Casa Quirós Our new rental house! We have just opened this in the small village of Aciera just below the crag of Quirós. Within walking distance to the Quirós crag and 10 minutes’ drive to the main parking at Teverga. It’s a great sunny spot, there’s wifi and even your own board for rest days!!!
Refugio del Llano – Under the crag at Quirós this small refugio is run by the friendly Josete and provides good value shared accommodation and hearty meals. http://blog.refugioQuiró
Bar Pena Sobia - At Teverga and run by another Jose this is a good bar and climber’s hangout.
You can also check out and
Finally a great option if you are in a van is the large parking area at Teverga – it’s perfectly acceptable to stay in your van there - this does get very busy in the height of summer though!

The author, Richie Patterson on Circles 7b+, La Cabra MuertaSeason - April to January is usually the best time to visit, both summer and autumn are very reliable and right through to January the weather is generally good. Summer is never ‘silly hot’ and especially in these areas there are shady crags so it is possible to climb right through the day. In winter when the sun shines it’s got some power and you can climb in a t shirt. A bit like the UK the maritime climate means that spring is the least reliable, it can be great but it can be mixed too. However, this is ‘green Spain’ and as you’ll see from the fotos it is is surprisingly verdant – which means that it can and does rain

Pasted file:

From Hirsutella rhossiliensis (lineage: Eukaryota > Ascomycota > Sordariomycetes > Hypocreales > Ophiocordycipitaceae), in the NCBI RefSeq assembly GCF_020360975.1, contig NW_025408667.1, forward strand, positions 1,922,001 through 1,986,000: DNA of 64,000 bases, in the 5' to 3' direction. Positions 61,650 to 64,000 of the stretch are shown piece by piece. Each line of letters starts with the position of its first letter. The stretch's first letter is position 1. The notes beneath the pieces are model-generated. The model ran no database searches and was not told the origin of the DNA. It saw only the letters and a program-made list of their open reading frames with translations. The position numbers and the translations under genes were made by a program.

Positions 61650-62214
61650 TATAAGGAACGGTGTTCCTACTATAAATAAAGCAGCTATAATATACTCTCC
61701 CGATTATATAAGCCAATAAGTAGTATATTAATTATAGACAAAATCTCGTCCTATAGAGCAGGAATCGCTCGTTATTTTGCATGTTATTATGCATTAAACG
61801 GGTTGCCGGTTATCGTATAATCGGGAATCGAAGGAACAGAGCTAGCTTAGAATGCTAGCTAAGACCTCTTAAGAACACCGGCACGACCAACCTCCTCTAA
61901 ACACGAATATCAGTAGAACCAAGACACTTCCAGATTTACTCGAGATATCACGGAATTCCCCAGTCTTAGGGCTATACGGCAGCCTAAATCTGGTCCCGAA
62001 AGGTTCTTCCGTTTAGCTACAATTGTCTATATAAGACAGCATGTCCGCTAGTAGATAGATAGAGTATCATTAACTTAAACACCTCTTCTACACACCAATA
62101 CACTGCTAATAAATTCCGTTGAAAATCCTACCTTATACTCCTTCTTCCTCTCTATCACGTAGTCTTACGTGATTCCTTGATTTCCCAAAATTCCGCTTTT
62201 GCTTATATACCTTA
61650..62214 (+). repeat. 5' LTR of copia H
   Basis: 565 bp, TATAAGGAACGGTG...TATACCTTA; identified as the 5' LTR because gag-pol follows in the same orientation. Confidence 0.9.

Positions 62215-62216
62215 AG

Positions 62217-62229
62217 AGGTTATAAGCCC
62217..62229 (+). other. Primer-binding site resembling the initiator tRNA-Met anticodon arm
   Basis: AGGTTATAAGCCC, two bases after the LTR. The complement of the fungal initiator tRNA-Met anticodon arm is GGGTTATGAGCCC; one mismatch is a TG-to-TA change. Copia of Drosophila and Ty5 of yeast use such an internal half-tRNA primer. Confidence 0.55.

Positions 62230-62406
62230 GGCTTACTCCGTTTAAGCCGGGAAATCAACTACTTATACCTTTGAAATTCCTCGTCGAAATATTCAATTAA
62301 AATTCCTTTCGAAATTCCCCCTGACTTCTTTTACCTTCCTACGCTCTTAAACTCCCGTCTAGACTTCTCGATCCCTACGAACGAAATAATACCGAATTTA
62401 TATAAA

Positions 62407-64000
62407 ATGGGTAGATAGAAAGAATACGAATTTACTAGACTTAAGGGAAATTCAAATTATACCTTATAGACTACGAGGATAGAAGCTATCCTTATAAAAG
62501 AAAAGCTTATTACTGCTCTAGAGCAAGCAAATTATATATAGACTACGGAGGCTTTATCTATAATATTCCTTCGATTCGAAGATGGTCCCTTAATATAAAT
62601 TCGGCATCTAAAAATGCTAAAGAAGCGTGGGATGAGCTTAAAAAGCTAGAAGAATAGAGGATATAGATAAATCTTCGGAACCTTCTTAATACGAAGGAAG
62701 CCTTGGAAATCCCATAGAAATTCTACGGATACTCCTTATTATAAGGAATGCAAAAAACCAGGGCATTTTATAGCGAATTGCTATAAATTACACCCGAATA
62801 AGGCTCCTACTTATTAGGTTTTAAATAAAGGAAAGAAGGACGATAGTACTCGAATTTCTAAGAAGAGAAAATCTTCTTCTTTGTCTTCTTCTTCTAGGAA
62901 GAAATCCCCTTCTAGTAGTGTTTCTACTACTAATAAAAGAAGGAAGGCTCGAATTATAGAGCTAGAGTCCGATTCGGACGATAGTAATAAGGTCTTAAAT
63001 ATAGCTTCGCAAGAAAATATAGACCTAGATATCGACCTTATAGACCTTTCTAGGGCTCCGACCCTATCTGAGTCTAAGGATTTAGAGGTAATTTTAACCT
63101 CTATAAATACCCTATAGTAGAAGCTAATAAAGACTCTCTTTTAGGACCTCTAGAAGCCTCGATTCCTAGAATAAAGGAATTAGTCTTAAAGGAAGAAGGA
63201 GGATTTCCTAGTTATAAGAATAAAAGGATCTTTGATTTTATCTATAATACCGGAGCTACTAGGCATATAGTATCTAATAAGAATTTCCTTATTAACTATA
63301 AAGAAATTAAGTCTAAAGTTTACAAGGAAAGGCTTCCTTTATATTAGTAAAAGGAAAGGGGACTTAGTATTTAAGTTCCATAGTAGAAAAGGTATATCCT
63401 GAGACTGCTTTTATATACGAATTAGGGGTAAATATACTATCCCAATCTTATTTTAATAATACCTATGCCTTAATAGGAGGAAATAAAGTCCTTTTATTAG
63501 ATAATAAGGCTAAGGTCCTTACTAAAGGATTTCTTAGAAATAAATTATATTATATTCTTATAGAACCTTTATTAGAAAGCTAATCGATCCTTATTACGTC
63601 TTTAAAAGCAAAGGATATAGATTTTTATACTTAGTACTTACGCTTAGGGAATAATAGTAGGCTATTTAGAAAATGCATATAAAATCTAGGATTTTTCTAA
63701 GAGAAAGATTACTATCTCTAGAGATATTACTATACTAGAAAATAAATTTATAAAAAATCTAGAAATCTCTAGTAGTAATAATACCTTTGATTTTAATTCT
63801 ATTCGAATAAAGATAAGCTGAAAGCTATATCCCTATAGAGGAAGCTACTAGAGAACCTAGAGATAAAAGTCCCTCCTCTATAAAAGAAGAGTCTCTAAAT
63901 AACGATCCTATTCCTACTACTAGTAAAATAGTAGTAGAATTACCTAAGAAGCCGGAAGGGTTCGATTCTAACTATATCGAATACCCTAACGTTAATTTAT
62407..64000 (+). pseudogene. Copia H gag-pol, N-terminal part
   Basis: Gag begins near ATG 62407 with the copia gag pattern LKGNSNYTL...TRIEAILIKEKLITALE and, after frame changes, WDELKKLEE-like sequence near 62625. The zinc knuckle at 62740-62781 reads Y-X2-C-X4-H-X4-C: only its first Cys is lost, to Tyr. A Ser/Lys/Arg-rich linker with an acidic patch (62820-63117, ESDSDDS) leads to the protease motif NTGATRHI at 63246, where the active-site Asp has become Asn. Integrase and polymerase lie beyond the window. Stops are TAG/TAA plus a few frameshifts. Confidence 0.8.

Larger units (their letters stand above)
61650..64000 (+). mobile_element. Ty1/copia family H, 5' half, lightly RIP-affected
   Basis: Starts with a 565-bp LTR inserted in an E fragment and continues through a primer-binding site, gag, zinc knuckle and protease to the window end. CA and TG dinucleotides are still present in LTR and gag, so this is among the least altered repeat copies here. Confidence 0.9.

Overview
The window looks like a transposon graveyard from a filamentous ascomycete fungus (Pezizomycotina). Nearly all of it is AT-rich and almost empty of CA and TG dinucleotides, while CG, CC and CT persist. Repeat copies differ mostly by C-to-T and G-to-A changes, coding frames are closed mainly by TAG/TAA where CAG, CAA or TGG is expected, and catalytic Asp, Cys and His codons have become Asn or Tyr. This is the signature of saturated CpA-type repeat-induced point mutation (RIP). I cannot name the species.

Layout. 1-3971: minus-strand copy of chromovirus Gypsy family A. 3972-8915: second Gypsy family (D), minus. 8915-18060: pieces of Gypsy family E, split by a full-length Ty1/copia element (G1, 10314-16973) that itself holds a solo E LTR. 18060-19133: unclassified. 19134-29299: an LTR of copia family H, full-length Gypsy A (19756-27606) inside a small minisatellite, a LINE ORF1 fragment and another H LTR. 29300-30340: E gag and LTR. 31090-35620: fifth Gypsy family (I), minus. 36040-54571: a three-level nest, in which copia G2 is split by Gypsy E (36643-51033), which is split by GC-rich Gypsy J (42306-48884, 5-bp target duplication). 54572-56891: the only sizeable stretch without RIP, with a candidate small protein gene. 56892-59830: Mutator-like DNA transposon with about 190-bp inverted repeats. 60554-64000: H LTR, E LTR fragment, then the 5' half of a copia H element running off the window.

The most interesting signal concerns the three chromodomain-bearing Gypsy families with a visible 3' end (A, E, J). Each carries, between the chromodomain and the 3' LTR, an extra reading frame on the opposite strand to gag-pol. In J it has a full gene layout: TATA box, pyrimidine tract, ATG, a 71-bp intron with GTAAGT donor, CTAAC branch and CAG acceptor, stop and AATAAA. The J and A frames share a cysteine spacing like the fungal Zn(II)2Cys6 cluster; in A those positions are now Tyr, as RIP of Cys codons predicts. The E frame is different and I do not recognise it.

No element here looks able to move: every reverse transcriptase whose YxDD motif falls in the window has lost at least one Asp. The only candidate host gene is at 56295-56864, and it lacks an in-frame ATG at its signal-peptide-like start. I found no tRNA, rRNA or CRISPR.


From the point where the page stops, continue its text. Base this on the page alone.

Other Nearby Crags
Within about 40 minutes lie the crags of Otura (Morcin) a very popular spot with a lot of routes across the grades. And around 1 hours drive and you are into Leon and the amazing crags there; Pedrosa, Villanueva and are all close enough for a day out giving tons more routes and great options if the weather craps out!

About the author - Richie Patterson: I’ve been climbing for 36 years and have done nearly all kinds of climbing in my time: bouldering, traditional routes and sports climbing as well as a bit of mountaineering and alpinism. I’ve established new routes up to E8 / 8A+ in the UK, bouldered up to 8A and have climbed in France, Germany, Italy, Greece, and the USA. It’s 11 years since me and my girlfriend randomly stuck a pin in a map moved house and fell in love with this amazing place and its people. Roca Verde is my first guidebook and I’m in the midst of bolting and trying a number of projects on the fantastic cliffs!

The author, Richie Patterson on Circles 7b+, La Cabra Muerta

Find out more about rock climbing in Northern Spain.

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The Roca Verde guidebook covers the sport climbing between the towns of Leon and Oviedo

The Roca Verde guidebook covers the sport climbing described in this article.

The guidebook covers 53 selected crags in Asturias, Cantabria and Leon. In total over 3,400 routes are detailed across a wide range of grades. 

Buy this guidebook from our shop.

Are you a budding travel writer? 

Climb Europe are looking for exciting destination articles about various rock climbing areas around the world. 

Earn money from your travels by sending your articles to Climb Europe.  Contact Us directly.